By SCOTT SONNER
RENO, Nev. (AP) — Even as UW-Eau Claire officials have dealt with overcrowding in recent years by housing students in hotels, their counterparts at the University of Nevada, Reno have gone them one further by leasing a downtown casino hotel tower for a year and turning it into a college dormitory.
When they made that decision, officials at the Reno campus knew they were in for some criticism. But they also were contending with a deadline of less than six weeks to find rooms for 1,300 students after a gas explosion on July 5 had shut down their two biggest residence halls, one for at least two years.
Their difficulties were compounded by their determination to house as many students as possible in the same building — a tall order in an extremely tight housing market. An influx of new jobs at Tesla, Microsoft, Apple and elsewhere had recently sent rental rates skyrocketing.
Yet with fall classes beginning Monday, school officials said there’s been less resistance than expected to the unorthodox arrangement with Eldorado Resorts’ Circus Circus. That casino stands at one end of Reno’s main drag, about a half-mile from campus.
For nearly every student who has requested reassignment out of Circus Circus, there’s been another who has asked to move into the newly renovated hotel, where a former wedding chapel is being turned into a study center with USB ports.
Instead of a smoky floor with poker tables and slot machines, the nonsmoking, nongambling tower has a quiet, marbled foyer with potted plants and a security guard. Upstairs are queen- and king-size beds, 40-inch plasma TVs, mini-fridges and private bathrooms.
“I don’t want to mislead you. There were a handful that were just, ‘No way,'” said Shannon Ellis, vice president for student services.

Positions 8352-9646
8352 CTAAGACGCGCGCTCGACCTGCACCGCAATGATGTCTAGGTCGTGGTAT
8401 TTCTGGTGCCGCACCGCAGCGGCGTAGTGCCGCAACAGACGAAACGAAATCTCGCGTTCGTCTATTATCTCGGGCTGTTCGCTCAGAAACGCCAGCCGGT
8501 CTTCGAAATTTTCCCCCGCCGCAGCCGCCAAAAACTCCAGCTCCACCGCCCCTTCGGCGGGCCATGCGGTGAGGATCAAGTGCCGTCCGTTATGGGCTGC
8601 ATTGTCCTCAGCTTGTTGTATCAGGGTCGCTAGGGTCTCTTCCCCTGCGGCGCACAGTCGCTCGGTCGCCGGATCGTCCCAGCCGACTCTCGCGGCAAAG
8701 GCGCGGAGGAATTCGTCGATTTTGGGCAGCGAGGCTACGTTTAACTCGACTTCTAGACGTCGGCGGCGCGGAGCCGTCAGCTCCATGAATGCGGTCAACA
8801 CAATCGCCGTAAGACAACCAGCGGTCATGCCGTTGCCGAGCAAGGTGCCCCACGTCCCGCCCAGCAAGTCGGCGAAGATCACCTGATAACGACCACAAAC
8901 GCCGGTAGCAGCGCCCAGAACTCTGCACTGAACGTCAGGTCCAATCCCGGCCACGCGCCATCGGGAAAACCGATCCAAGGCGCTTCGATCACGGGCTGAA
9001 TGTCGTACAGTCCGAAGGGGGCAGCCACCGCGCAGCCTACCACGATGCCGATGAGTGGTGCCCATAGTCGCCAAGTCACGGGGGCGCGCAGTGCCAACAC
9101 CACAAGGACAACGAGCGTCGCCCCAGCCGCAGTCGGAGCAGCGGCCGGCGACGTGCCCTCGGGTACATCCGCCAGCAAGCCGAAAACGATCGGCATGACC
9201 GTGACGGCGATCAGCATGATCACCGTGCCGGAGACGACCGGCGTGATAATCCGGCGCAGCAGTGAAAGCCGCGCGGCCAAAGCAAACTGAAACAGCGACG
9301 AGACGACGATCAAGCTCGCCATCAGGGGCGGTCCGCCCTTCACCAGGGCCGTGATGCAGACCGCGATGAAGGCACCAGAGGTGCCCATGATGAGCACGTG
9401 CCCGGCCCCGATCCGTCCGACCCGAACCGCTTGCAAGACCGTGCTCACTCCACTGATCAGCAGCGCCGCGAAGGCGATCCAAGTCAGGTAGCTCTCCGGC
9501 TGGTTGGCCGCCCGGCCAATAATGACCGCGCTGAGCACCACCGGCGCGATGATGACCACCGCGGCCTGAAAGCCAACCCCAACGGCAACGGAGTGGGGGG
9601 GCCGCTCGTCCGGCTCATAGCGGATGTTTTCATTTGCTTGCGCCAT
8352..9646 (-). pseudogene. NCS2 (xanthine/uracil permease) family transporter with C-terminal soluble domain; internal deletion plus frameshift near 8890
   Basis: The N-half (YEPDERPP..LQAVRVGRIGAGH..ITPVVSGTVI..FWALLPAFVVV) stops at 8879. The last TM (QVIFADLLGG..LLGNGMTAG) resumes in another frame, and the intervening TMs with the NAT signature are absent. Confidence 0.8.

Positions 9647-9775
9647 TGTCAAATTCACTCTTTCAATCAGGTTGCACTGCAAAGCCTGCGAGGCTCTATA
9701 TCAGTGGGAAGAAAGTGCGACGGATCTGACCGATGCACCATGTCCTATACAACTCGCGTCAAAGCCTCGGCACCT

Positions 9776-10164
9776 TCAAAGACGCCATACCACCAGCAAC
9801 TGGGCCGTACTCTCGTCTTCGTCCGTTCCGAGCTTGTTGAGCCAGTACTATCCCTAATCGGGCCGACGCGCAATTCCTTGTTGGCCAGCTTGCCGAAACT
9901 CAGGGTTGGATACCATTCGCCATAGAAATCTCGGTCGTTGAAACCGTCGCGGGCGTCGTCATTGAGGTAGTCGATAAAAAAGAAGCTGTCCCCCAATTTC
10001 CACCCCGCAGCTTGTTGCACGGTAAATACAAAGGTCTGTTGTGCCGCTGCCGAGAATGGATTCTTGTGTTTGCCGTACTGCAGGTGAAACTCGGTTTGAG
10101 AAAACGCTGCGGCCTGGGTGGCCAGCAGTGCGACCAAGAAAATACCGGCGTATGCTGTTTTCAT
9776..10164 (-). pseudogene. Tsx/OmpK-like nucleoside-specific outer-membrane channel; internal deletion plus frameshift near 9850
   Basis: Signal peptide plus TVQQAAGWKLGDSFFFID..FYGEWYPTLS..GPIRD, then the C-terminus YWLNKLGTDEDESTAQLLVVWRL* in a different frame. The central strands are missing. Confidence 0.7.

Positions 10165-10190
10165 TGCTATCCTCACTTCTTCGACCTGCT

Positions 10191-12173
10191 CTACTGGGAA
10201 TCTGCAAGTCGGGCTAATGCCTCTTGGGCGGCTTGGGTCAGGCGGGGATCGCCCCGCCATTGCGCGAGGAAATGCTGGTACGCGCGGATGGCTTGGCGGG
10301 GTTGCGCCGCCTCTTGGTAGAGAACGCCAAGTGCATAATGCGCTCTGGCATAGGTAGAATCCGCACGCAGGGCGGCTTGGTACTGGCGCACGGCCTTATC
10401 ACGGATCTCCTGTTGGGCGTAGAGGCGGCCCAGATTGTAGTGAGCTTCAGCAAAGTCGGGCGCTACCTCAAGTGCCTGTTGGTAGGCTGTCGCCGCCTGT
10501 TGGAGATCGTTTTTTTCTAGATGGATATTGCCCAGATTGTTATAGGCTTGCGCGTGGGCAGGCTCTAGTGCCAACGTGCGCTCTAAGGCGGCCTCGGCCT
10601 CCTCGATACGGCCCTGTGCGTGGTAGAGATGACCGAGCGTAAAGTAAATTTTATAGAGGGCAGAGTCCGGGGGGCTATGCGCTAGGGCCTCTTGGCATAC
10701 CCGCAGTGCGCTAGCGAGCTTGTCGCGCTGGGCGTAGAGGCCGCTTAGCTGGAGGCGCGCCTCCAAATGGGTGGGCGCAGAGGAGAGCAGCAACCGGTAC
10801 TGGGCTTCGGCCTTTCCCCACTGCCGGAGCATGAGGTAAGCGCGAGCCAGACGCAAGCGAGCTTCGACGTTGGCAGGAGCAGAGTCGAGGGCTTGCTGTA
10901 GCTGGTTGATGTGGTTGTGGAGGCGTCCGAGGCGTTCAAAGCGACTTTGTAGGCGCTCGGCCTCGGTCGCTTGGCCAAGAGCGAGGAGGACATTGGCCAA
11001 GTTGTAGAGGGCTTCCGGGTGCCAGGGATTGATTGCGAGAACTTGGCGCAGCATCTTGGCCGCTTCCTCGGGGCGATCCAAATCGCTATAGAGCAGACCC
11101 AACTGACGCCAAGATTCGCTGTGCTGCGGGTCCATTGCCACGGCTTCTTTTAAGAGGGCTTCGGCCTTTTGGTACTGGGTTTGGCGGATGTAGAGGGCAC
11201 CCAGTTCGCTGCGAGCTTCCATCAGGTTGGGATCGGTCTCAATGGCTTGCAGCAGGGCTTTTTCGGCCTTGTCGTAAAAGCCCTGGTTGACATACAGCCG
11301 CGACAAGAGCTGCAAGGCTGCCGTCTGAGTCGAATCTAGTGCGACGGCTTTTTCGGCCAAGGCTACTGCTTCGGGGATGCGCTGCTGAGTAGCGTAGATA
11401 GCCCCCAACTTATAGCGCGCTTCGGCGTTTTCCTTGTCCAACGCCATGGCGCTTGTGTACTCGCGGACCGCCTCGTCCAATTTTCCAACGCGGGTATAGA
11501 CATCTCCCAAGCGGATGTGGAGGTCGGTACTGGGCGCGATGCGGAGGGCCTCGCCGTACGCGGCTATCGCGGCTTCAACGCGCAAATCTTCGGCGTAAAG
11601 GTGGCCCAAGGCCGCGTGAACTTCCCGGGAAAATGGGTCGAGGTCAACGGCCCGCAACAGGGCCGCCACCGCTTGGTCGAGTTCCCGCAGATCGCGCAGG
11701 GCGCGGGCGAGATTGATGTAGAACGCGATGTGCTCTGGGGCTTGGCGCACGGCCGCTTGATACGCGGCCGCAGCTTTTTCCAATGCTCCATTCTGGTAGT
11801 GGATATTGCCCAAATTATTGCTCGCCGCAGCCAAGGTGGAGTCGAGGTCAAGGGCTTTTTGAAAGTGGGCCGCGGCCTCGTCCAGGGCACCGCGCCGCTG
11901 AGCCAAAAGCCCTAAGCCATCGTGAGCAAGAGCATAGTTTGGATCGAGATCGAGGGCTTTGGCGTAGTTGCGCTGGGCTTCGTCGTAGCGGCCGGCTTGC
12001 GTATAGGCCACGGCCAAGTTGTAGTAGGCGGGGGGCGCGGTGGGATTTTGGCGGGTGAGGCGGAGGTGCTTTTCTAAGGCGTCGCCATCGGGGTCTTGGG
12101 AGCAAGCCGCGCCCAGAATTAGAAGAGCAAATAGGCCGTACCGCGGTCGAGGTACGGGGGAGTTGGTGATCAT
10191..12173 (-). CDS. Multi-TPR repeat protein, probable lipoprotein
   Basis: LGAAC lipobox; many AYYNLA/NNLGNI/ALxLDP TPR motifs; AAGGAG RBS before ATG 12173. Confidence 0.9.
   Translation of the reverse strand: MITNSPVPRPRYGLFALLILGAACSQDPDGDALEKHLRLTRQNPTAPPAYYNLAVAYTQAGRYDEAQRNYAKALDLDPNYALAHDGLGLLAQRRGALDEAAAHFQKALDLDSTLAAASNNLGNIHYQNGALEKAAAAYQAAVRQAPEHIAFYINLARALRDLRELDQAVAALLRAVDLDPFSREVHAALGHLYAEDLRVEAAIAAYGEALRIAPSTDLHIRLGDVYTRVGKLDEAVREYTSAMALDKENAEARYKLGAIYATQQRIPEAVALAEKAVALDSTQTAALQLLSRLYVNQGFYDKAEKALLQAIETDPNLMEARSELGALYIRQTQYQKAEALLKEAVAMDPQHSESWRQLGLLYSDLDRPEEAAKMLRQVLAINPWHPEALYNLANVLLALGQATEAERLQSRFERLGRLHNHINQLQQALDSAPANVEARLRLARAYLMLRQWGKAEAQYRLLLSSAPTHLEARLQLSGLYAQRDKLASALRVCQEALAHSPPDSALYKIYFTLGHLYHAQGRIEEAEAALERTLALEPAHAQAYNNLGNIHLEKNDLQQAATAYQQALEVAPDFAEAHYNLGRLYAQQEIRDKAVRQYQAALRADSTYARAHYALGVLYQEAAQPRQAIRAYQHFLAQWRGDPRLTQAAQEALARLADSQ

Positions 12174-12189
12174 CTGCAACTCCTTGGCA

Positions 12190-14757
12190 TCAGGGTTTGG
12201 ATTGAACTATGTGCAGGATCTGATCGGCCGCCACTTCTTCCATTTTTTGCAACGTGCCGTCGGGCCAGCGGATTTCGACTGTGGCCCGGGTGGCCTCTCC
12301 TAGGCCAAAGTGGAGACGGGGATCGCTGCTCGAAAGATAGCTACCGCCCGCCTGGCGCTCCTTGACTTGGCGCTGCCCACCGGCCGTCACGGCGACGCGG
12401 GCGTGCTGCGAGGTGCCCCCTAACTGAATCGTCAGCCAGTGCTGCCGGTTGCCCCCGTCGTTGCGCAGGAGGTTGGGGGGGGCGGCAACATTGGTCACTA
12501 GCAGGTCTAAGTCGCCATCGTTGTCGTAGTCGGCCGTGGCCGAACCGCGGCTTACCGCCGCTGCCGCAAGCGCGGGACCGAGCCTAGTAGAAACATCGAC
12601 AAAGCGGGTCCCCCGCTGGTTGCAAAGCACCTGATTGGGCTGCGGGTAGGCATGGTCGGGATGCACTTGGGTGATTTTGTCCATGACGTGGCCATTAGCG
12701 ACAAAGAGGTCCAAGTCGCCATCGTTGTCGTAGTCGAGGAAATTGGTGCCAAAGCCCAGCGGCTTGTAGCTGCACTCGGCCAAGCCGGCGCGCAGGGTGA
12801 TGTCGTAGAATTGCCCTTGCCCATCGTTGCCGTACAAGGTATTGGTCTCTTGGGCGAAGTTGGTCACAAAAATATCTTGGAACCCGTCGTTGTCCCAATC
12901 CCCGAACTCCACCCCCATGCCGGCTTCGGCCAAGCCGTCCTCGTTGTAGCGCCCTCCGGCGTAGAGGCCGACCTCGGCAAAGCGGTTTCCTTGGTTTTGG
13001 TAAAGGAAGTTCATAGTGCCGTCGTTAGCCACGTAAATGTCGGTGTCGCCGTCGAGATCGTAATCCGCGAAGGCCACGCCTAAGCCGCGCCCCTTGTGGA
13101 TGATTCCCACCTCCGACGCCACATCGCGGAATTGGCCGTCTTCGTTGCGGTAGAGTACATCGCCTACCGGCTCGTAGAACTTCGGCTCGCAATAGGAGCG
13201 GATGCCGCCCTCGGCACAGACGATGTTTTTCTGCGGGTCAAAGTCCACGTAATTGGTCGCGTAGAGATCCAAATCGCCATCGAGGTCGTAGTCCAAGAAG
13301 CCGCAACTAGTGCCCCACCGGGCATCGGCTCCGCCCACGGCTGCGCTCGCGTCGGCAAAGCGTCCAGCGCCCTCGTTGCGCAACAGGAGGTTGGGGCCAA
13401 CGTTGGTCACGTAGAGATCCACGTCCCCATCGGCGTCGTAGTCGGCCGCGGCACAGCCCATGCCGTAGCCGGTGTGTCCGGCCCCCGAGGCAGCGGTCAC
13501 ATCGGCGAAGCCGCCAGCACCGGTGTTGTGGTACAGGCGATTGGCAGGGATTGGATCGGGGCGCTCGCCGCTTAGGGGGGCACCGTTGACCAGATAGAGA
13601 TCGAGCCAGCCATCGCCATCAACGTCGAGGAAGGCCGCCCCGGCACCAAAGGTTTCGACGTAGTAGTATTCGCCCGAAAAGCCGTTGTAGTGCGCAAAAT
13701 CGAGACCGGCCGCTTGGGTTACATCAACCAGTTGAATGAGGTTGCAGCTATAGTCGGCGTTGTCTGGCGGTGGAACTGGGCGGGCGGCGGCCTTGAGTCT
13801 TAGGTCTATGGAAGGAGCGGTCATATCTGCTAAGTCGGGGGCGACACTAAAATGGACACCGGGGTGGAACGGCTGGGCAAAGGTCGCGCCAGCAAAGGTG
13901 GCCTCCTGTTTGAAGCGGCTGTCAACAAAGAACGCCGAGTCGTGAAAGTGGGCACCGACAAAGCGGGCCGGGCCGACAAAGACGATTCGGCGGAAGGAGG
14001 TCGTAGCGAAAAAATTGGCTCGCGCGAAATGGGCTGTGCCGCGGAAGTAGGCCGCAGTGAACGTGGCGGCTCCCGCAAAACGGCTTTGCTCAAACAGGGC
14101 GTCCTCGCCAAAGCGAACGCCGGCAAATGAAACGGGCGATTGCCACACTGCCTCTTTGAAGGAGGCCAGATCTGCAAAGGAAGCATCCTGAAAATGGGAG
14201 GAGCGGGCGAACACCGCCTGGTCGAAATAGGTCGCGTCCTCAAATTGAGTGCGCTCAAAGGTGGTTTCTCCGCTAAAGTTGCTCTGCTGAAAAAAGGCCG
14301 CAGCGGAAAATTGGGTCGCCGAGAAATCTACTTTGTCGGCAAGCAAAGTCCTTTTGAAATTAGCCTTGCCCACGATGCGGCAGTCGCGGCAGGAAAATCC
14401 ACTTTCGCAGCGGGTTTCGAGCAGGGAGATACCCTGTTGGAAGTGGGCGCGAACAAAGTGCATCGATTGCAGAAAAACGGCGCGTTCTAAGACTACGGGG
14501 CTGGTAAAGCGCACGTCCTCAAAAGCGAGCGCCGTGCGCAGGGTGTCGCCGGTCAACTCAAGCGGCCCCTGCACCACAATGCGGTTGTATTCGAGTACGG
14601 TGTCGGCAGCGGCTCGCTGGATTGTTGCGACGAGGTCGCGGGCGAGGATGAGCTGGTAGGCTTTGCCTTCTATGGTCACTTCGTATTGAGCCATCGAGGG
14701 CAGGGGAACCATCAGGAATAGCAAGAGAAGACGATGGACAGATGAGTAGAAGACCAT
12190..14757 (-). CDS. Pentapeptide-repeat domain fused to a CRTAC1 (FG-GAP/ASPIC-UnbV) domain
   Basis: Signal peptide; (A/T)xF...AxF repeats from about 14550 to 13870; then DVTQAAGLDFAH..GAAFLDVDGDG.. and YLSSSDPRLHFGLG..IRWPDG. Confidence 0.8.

But by Friday, only 19 students remained on the list requesting reassignment from what’s now called “Wolf Pack Tower.” Thirty of the 89 students who originally wanted out have changed their minds. About 40 have requested transfers in, and the list is getting longer.
The 28-floor hotel is exclusively for UNR students and accessible only with key cards, which have to be used at a single entrance with 24-hour security. An indoor pedestrian bridge, which had linked the tower to the casino, has been closed.
Kailyn JBeily, a resident assistant at Wolf Pack Tower, planned to serve as an alternate RA at an on-campus dorm but jumped at the opportunity to have fancier accommodations.
Twin beds are standard issue in the school’s other dorms, where a total of about 2,100 students will live this year. The oldest dorm dates to 1896. Most have communal bathrooms on each floor instead of private baths, and students must provide their own TVs and mini-refrigerators.
“Everybody’s really excited,” JBeily said as students began arriving at Wolf Pack Tower this week. People on her floor are especially happy about the beds and “having your own bathroom.”
The sophomore from Sacramento, California, lived last year in Argenta Hall, the dorm most severely damaged in the explosion. Argenta Hall is expected to remain closed for two years, while the neighboring Nye Hall could reopen as soon as next summer.